Monday, March 15, 2010

This Teacher on Spring Break Says "No" to the Four-Day School Week

I read something over the weekend that appears to be such a bad idea that I can't believe someone actually proposed it: School districts are trying to save money by going to a four-day school week:
A small but growing number of school districts across the country are moving to a four-day week, in a shift they hope will help close gaping budget holes and stave off teacher layoffs, but that critics fear could hurt students' education.

State legislators and local school boards are giving administrators greater flexibility to set their academic calendars, making the four-day slate possible. But education experts say little research exists to show the impact of shortened weeks on learning. The missed hours are typically made up by lengthening remaining school days.

Of the nearly 15,000-plus districts nationwide, more than 100 in at least 17 states currently use the four-day system, according to data culled from the Education Commission of the States. Dozens of other districts are contemplating making the change in the next year—a shift that is apt to create new challenges for working parents as well as thousands of school employees.
And that's the real problem with the idea. What are all these working parents supposed to do? If the kids are too young to leave home alone, how will they manage to set up one-day child care? And if the older kids were home along, wouldn't crime, violence and other such mischief increase?

And it's not just the students and parents who would be affected. How about the teachers? Some of them would be hard-pressed to do things like graduate courses and other enrichment work if the day were nearly an hour and a half longer. (And yes, I have a personal dog in this hunt; I teach lessons in public schools in the morning and teach college in the later afternoon and evening; if my public schools went to a four-day week, I'm not sure that I could make enough money to live on with only four partial days of lessons; I'd have to do a slew of house calls on Fridays. And switching more college teaching to Fridays wouldn't be the answer either, as lots of my students have Fridays off anyway, and those days are used to work.)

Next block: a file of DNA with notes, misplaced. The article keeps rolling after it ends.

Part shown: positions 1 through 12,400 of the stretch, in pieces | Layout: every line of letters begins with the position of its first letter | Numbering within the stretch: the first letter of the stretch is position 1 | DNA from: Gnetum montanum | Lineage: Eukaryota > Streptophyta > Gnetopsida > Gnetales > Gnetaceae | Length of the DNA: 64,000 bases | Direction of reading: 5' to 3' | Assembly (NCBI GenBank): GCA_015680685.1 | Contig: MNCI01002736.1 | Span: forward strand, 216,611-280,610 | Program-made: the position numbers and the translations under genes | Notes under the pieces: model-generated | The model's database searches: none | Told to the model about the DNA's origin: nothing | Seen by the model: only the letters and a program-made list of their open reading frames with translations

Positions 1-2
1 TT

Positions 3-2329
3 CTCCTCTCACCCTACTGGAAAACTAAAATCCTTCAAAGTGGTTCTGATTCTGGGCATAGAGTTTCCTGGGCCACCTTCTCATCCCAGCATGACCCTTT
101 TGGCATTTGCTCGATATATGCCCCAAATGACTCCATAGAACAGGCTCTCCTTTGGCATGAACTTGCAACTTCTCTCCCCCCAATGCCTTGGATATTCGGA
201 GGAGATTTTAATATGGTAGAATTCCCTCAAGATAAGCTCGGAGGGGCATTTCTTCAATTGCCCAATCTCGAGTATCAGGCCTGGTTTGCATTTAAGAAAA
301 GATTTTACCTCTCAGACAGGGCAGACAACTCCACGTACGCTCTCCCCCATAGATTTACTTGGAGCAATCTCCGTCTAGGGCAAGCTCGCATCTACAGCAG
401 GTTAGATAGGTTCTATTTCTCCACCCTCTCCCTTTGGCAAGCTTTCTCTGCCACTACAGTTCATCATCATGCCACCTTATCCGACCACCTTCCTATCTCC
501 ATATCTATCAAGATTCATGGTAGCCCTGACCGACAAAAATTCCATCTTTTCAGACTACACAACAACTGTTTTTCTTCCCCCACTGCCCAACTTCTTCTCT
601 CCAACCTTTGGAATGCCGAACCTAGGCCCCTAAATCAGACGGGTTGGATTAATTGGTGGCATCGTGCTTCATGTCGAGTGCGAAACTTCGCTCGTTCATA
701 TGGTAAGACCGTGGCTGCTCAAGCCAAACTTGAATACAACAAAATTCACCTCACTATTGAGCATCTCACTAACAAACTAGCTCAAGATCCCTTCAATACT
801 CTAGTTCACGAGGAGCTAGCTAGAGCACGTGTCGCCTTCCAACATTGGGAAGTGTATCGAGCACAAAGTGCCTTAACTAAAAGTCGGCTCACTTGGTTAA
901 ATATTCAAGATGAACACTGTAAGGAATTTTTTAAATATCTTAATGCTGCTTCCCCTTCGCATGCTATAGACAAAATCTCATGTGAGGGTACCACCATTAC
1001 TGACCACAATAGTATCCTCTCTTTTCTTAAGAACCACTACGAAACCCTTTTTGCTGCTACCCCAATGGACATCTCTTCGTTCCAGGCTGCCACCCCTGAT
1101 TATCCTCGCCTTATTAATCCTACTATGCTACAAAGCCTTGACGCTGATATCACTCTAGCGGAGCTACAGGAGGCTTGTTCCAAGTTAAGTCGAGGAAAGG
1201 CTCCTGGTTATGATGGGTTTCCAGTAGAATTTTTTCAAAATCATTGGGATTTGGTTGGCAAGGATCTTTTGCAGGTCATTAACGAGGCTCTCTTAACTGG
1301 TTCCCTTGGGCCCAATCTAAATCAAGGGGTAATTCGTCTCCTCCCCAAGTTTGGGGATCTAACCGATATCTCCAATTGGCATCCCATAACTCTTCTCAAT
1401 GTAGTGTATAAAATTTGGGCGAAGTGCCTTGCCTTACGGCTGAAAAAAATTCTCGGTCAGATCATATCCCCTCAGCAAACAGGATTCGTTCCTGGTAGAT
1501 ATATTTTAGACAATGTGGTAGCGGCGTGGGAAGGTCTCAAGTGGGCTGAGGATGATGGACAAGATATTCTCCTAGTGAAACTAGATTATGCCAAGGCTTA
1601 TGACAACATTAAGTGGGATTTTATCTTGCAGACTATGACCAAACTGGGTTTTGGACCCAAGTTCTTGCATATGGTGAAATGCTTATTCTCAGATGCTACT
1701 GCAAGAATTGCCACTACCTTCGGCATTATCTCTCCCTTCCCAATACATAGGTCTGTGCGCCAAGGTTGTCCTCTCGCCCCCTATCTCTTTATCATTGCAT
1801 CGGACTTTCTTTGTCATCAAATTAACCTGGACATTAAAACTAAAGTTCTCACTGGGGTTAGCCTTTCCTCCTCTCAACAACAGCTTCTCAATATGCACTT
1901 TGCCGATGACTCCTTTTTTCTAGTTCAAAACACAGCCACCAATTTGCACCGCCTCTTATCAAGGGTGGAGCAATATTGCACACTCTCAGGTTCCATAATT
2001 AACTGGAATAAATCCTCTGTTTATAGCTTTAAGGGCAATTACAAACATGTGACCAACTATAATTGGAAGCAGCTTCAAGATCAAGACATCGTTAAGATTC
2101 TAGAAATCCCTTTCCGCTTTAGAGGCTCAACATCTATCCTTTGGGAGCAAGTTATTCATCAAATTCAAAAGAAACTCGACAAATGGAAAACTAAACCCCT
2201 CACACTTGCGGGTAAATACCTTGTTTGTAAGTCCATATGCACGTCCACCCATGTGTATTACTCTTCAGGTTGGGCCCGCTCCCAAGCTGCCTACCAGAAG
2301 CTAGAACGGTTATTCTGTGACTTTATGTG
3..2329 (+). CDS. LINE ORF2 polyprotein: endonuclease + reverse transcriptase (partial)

But wait...there's more! We haven't even talked about the educational implications yet. Aren't our students underachieving when they're compared with those in other countries? And wouldn't that achievement gap grow even larger if students were in school one less day every week? A few years ago, when year-round school was all the rage in some circles, proponents noted that the longer time off made students more likely to forget what they'd learned; imagine having a little chunk of that "vacation" every week!

Comments at this Wall Street Journal blog post, a companion to the first linked story above, are all over the map; some people are shouting that "schools are not babysitters," but others note that the current setup of schools--which provides for both learning and a safe environment away from home while the parents are at work--has been in place for so long that it's sort of an unwritten compact between the schools and the community, and changing this is somewhat like pulling the rug out from many parents. I also like the analogy made by commenter "AZ Anon," who says, "Another point is the issue of less repetition. When you want to learn a musical instrument, its not the same to pratice 3 hours once a week, vs. 30 min a day for 6 days. Over time we learn more vs. trying to cram in all the knowledge over fewer hours." Well said. And another commenter notes that, if this has to happen, put the off-day on Monday instead of Friday, and suddenly all the Monday holidays can be observed on days when students wouldn't be in school anyway. If the (IMHO) horrible idea of four-day weeks ever got implemented, that would probably be the best way to go.

But there is a solution to this which hasn't been discussed very much: It's time to cut the fat at the administration building. I'm a big fan of requiring administrators to teach one class every day, but there are probably some positions that just need to be cut outright. "Diversity" officers? "Green" specialists? The Deputy Associate Vice Superintendent for Curriculum Development in the Northwest Quadrant? You could get rid of these jobs and many others like them and nobody would miss them, and doing so is the first thing that needs to be considered whenever a district faces a budget crunch.

Would a four-day school week affect you personally in any way, and would you be in favor of such a thing? Chime in by hitting the comment button.

No comments: